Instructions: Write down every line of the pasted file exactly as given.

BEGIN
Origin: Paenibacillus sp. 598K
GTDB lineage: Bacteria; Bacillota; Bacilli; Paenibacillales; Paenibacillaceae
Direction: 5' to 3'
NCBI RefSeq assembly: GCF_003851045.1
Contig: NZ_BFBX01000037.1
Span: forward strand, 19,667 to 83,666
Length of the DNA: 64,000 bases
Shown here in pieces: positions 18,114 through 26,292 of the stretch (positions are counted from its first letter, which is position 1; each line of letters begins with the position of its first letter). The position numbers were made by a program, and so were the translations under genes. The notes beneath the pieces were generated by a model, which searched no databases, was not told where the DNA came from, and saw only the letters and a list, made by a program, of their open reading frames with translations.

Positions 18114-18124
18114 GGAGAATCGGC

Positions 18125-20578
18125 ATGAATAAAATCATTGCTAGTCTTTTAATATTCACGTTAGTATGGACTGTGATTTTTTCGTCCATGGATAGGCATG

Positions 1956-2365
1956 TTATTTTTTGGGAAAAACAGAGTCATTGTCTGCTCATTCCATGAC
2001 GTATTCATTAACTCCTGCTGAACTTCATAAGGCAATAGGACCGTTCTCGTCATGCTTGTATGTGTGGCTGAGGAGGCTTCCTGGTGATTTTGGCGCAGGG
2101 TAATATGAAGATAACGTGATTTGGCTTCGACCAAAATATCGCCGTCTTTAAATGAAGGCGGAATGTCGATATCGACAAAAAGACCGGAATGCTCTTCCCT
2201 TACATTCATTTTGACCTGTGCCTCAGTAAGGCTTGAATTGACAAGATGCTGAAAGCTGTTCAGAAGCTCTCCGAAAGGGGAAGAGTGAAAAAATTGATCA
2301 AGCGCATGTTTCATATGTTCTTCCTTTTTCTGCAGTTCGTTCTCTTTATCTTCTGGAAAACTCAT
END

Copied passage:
Origin: Paenibacillus sp. 598K
GTDB lineage: Bacteria; Bacillota; Bacilli; Paenibacillales; Paenibacillaceae
Direction: 5' to 3'
NCBI RefSeq assembly: GCF_003851045.1
Contig: NZ_BFBX01000037.1
Span: forward strand, 19,667 to 83,666
Length of the DNA: 64,000 bases
Shown here in pieces: positions 18,114 through 26,292 of the stretch (positions are counted from its first letter, which is position 1; each line of letters begins with the position of its first letter). The position numbers were made by a program, and so were the translations under genes. The notes beneath the pieces were generated by a model, which searched no databases, was not told where the DNA came from, and saw only the letters and a list, made by a program, of their open reading frames with translations.

Positions 18114-18124
18114 GGAGAATCGGC

Positions 18125-20578
18125 ATGAATAAAATCATTGCTAGTCTTTTAATATTCACGTTAGTATGGACTGTGATTTTTTCGTCCATGGATAGGCATG

Positions 1956-2365
1956 TTATTTTTTGGGAAAAACAGAGTCATTGTCTGCTCATTCCATGAC
2001 GTATTCATTAACTCCTGCTGAACTTCATAAGGCAATAGGACCGTTCTCGTCATGCTTGTATGTGTGGCTGAGGAGGCTTCCTGGTGATTTTGGCGCAGGG
2101 TAATATGAAGATAACGTGATTTGGCTTCGACCAAAATATCGCCGTCTTTAAATGAAGGCGGAATGTCGATATCGACAAAAAGACCGGAATGCTCTTCCCT
2201 TACATTCATTTTGACCTGTGCCTCAGTAAGGCTTGAATTGACAAGATGCTGAAAGCTGTTCAGAAGCTCTCCGAAAGGGGAAGAGTGAAAAAATTGATCA
2301 AGCGCATGTTTCATATGTTCTTCCTTTTTCTGCAGTTCGTTCTCTTTATCTTCTGGAAAACTCAT